The place where I live seems secluded and narrow, smells like fish and bakeries and fried food and spice and exhaust fumes and sometimes lovelier things—fresh air, dirt—the moment after exiting the underground and breaking street-level. There are a lot of buildings, a lot of apartments, and the looming dark faces of the mountains visible from most windows. There are the udon shops, the soju jibs, the kimbab snack bars, the toast take-out places, the Paris Baguettes and Pizza Huts and Lotterias and T-worlds and second-story bars and underground Norebangs and, the ever-on-the-move landmark visible at most hours from my fifth-floor apartment, the fifty-strong packs of elderly hikers in full hiking gear—shirts, jackets, trousers, trainers, backpacks, hats, and hiking sticks—roving the streets, their own urban trails.
I haven’t seen much of Seoul, yet. Sometimes it feels like maybe I’m not here at all. Living isn’t hard here, or extremely foreign—except the language barrier and the little cultural differences that add up and leave me overwhelmed and sometimes shaken at the end of each day. I find myself wondering all the time—why did I come here? When I don’t even speak the language, when I don’t know anything about it here, when there’s nobody here I know or who knows me… why did I come here? And what I’m seeing, is this the country I came so far to see? I teach “animation” one period to a different kindergarten class each day, usually the animation Franklin about the animal kids, and this past week we watched “Franklin’s Bad Day,” in which Franklin is upset because one of his best friends moved away. In two different classes it made me tear up—one student noticed me, so I smiled and shook it off. But I’m feeling a bit homesick for the first time, these days. Homesick…but I’m glad I’m not home.
When the line 7 train I’m taking to the Express Bus Terminal in Seocho-gu from Hagye, there’s a jarring moment at which the train exits the darkness and the carriage is washed with white light—I see the blood red sun disappearing into the cotton wool clouds and colorless sky above a mildly shining river, the bridges stacked up with evening traffic headed north after work, the mountains in the distance, the towering buildings, apartments, the vague and frenetic motion of a city quite alive and unaware of my gaze—and I think, this is why I am here—for the privilege of observation and a small partaking in a culture much larger, much more mysterious, much older and much more persisting than any I have ever observed or encountered before—this is the country that rebuilt itself after being nearly eradicated a hundred years ago, and after being rent in two by the bigness of its own aspiration, is at the forefront of world thought—the country and culture that somehow worked its way into my interest and stayed there until I got curious enough to meet it… the culture that met me graciously when I wanted away from my own.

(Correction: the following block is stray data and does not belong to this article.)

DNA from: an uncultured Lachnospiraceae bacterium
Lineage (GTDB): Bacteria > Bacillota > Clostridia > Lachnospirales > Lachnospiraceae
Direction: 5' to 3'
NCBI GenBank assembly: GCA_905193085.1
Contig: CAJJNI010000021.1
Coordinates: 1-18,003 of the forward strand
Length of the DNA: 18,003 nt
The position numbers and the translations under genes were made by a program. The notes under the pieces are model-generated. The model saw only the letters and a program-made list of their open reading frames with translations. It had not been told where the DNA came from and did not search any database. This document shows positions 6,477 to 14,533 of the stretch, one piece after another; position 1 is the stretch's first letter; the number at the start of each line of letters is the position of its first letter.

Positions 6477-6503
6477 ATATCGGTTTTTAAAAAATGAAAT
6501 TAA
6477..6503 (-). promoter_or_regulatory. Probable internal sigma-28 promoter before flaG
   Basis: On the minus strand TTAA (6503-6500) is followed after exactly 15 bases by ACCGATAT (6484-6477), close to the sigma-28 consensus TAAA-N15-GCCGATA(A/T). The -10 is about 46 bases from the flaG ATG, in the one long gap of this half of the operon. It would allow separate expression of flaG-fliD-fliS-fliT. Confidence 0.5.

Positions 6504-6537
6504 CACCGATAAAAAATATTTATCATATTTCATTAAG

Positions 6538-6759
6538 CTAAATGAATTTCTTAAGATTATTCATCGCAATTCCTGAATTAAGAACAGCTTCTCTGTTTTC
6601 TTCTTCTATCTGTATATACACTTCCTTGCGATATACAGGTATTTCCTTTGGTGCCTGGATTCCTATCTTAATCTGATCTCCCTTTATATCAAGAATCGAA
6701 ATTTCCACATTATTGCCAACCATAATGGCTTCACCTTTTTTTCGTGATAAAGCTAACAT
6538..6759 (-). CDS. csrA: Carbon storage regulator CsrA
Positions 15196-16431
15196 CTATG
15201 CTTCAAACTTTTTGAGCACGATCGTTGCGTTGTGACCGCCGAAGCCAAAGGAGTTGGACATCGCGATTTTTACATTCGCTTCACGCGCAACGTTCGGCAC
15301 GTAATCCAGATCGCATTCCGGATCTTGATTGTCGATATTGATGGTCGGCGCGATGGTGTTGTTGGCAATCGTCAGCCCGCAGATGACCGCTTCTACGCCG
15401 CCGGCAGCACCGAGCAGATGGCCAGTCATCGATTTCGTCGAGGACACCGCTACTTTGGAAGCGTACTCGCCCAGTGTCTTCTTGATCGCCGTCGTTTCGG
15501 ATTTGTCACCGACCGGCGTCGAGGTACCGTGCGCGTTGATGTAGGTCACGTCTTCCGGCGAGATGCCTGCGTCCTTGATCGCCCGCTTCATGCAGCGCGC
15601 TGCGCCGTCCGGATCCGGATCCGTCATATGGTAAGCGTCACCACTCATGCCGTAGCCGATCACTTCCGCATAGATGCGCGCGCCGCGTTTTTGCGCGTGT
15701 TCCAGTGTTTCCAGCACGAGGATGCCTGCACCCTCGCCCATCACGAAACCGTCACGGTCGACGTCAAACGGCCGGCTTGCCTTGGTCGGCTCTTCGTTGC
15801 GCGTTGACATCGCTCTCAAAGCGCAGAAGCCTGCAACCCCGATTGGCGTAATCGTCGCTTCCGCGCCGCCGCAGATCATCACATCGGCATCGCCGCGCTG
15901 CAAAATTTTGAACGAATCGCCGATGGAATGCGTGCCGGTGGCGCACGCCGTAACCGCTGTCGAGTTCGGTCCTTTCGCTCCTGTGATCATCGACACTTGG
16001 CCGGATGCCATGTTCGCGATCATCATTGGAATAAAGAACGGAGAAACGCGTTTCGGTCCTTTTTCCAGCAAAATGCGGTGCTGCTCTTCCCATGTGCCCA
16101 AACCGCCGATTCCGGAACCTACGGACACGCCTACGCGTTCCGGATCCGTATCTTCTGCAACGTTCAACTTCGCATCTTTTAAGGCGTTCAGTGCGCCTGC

For all the strangeness, the feeling uncomfortable, the tiredness of my days here—at this time I feel the privilege of being here, of being allowed, even sometimes welcomed, to a place like this with a story that is available to me if I chose to find it.
The people facing me in the carriage watch my face as I watch the river. My eyes burn and it is a relief to look back at my feet when we reenter the darkness.
I meet Gina and Tiffany at the Express Bus Terminal station after getting lost in the underground mall. I had heard so many times before coming here that the best shopping you can do (and the most affordable) is in the subway stations. I usually use stations off line 7 in Nowon-gu—Nowon station, Hagye station, and Suraksan station most often—and while they have cosmetics shops and food places, drug stores and convenience stores, I have not experienced underground shopping until I reach the Gangnam Terminal Underground Shopping Center on a Thursday evening.
Most places sell clothes and shoes or accessories for low prices—you can find knock-offs and cheap, bargain-priced things, as well as stores with their own lines and brands. Gina and Tiffany have been out all day by the time I reach them, so Tiffany rests while Gina accompanies me down a row of the mall. We spend about thirty to forty minutes shopping—I buy four teeshirts (one 15,000, and three for 5,000 each) and five pairs of socks (each 1,000)—and we don’t even make it halfway down one length of the mall from where we started. Two of my shirts say Maritime Surveillance in a small print. I am charmed by this every time I think about it.
We walk to Banpo Han-gang Park to watch the Banpo Bridge Rainbow Fountain show at 20.00. A friend back home who studied a semester at Yonsei a few years ago has told me that this is something I should see, so I am especially glad that Gina and her friend want to see it, too. I have been told that it is something like World of Color at Disneyland, and I have a hard time picturing this of a bridge, so I don’t know what to expect.
We walk all the way to the water and I sit with my legs dangling over the river. A park sprawls behind us with trees, tiny grassy hillocks, a bike path, and a small amphitheater facing the river. A few flashily-lit cruise boats move slowly at the other shore. Couples sit on either side of us and pervade the waterfront. I get a feeling for the theme of the thing.
When the show starts, a song, muffled and foreign, plays from somewhere behind us—I can’t understand it or really catch the tune. Water shoots straight out from the bridge in hundreds of streams that move up and down in choreography with the music, and lights from the bridge shine out into that spray and color it with a modest spectrum. It lasts about twenty minutes, for four or five songs. People take photos and videos the whole time—glancing back into the amphitheater over my shoulder is perhaps more entertaining than facing forward. I look out over the dark water and the dark sky and the dark mountains and the city now properly lit by traffic and building lights, feeling peaceful, and slightly wondering. Is this what people here enjoy? I am far from being touched by the water show itself… but glancing around at the crowd, looking out at the city… that’s all something for me. Afterwards, I’m left with a single overriding impression: quaint.